Using an Escherichia Coli K-12/recA-gfpmut2 Microbial Biosensor to Assess the Impact of Cyclophosphamide and L-ascorbic Acid Residues on Living Bacteria Cells
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Bialystok University of Technology, Faculty of Civil Engineering and Environmental Engineering, Division of Chemistry, Biology and Biotechnology, Bialystok, Poland
Marzena Matejczyk   

Bialystok University of Technology, Wiejska, 15-351, Białystok, Poland
Submission date: 2019-04-23
Final revision date: 2019-06-10
Acceptance date: 2019-06-14
Online publication date: 2020-01-17
Publication date: 2020-02-13
Pol. J. Environ. Stud. 2020;29(2):1737–1747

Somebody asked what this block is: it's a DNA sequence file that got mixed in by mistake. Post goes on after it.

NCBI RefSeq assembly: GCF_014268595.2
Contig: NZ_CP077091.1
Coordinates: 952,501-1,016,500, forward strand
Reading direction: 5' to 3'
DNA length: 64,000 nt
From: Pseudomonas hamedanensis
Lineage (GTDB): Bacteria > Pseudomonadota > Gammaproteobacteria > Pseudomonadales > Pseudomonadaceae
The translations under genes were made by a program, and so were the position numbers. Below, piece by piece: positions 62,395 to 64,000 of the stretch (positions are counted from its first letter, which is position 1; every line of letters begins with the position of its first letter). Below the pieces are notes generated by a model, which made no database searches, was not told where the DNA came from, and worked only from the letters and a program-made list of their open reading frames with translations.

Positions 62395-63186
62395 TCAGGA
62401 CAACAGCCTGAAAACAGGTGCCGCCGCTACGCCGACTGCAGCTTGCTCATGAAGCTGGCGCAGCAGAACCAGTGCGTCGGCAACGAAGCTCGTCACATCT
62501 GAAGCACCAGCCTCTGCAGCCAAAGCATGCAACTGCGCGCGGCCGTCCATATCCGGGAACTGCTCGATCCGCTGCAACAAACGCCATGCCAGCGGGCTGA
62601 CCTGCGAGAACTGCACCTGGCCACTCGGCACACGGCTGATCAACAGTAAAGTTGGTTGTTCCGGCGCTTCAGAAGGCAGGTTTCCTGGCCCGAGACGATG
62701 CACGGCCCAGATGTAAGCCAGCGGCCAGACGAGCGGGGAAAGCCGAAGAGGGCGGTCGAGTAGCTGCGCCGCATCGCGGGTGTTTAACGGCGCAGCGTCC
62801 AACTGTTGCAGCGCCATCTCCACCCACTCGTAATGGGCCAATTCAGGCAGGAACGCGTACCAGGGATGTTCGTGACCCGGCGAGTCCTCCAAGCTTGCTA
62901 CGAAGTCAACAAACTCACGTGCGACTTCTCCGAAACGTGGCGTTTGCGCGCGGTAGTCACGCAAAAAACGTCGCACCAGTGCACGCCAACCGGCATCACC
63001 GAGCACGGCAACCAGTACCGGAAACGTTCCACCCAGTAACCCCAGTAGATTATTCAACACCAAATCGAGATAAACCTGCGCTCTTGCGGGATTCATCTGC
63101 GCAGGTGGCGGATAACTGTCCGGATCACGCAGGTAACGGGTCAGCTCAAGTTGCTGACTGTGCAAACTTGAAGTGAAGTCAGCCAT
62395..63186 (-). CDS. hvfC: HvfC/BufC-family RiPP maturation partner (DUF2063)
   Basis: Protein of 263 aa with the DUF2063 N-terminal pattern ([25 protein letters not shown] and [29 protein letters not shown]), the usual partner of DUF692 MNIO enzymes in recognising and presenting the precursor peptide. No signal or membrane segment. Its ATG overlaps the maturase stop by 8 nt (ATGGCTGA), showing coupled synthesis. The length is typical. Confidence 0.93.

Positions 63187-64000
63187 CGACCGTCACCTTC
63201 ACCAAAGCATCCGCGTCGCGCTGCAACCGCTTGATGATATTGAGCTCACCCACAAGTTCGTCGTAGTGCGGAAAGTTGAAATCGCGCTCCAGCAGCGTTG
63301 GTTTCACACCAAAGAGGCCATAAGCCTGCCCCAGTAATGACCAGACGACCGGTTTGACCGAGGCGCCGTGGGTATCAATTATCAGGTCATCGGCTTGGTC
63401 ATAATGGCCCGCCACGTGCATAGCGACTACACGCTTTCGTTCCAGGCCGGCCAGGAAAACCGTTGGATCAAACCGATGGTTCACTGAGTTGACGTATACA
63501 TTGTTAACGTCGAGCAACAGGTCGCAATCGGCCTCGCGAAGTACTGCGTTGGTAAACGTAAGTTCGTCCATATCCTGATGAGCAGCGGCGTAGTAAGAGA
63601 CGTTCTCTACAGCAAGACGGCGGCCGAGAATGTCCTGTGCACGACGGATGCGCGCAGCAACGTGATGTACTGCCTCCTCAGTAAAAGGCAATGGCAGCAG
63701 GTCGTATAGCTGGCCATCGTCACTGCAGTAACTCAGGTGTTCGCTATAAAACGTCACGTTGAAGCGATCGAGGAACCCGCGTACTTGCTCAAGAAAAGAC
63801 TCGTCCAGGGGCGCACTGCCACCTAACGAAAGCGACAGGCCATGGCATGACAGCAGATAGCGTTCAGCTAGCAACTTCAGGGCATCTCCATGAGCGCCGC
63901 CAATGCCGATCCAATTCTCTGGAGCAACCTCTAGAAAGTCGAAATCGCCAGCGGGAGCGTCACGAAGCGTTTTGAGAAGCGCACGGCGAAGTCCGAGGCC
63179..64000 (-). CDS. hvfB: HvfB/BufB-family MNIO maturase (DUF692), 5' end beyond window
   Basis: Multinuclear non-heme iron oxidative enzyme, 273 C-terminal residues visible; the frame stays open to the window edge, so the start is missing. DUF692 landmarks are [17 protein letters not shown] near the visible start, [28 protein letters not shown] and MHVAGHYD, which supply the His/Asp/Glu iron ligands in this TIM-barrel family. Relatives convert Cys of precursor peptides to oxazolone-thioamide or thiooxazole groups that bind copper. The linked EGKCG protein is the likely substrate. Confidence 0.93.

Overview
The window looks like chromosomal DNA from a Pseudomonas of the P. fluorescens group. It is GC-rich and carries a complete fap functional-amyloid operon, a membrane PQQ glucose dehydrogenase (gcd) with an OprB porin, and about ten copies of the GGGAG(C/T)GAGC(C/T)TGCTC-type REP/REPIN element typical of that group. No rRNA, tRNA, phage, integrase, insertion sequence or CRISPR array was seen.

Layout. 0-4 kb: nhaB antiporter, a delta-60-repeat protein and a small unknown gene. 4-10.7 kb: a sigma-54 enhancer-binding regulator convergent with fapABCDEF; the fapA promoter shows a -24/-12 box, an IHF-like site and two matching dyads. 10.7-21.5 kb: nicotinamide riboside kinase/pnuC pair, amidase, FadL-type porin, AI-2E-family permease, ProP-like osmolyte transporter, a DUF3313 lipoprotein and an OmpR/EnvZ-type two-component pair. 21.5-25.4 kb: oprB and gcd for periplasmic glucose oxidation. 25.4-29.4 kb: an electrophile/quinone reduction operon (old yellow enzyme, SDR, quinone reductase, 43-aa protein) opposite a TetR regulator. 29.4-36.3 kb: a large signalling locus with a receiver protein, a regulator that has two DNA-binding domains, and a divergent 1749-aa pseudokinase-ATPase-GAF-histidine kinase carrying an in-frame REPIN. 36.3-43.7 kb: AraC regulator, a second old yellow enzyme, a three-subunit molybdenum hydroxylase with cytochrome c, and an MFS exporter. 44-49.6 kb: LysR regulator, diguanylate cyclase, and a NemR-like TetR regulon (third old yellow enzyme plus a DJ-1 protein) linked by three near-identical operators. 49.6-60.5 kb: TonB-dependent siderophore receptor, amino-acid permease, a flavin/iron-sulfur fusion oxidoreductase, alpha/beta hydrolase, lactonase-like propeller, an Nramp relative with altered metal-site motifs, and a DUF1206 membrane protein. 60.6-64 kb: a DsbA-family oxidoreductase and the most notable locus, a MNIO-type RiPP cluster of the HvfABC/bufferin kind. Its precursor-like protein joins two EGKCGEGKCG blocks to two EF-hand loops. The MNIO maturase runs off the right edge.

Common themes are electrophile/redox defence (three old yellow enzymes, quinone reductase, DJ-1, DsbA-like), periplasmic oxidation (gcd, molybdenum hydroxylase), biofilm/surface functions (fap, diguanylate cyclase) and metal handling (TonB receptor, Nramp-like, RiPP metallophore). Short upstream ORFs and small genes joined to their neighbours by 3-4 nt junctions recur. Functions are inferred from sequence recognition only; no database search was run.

Pharmaceutical residues and their transformation products (TPs) have been found in wastewaters and aquatic environments, and they cause adverse effects in aquatic organisms, especially upon chronic exposure and even at very low doses. Cyclophosphamide (CP) is a common alkylating agent that is effective against a wide variety of tumors. L-ascorbic acid is a known water-soluble vitamin that has antioxidant properties. The pharmaceutical residues of both drugs are detected in the environment, and as biologically active molecules they have the ability to affect organisms. In this work we presented the use of a microbiological biosensor E. coli K-12/recA-gfpmut2 in the assessment of the effects of residues of cyclophosphamide and vitamin C and their mixtures on living cells. In our studies, we have shown that mixtures of CP and vitamin C in the highest CP concentrations are more toxic to E. coli strain compared to parent chemicals. In addition, we also found that drug mixtures, especially at the highest CP concentrations, more strongly stimulate the recA promoter and gfp gene expression. We showed that an Escherichia coli K-12/recA-gfpmut2 microbial biosensor is a useful tool in assessing the impact of pharmaceutical residues of cyclophosphamide and L-ascorbic acid and their mixture on living bacteria cells. A stronger impact and toxicity of the mixtures of both tested chemical compounds was found in comparison to parent chemicals.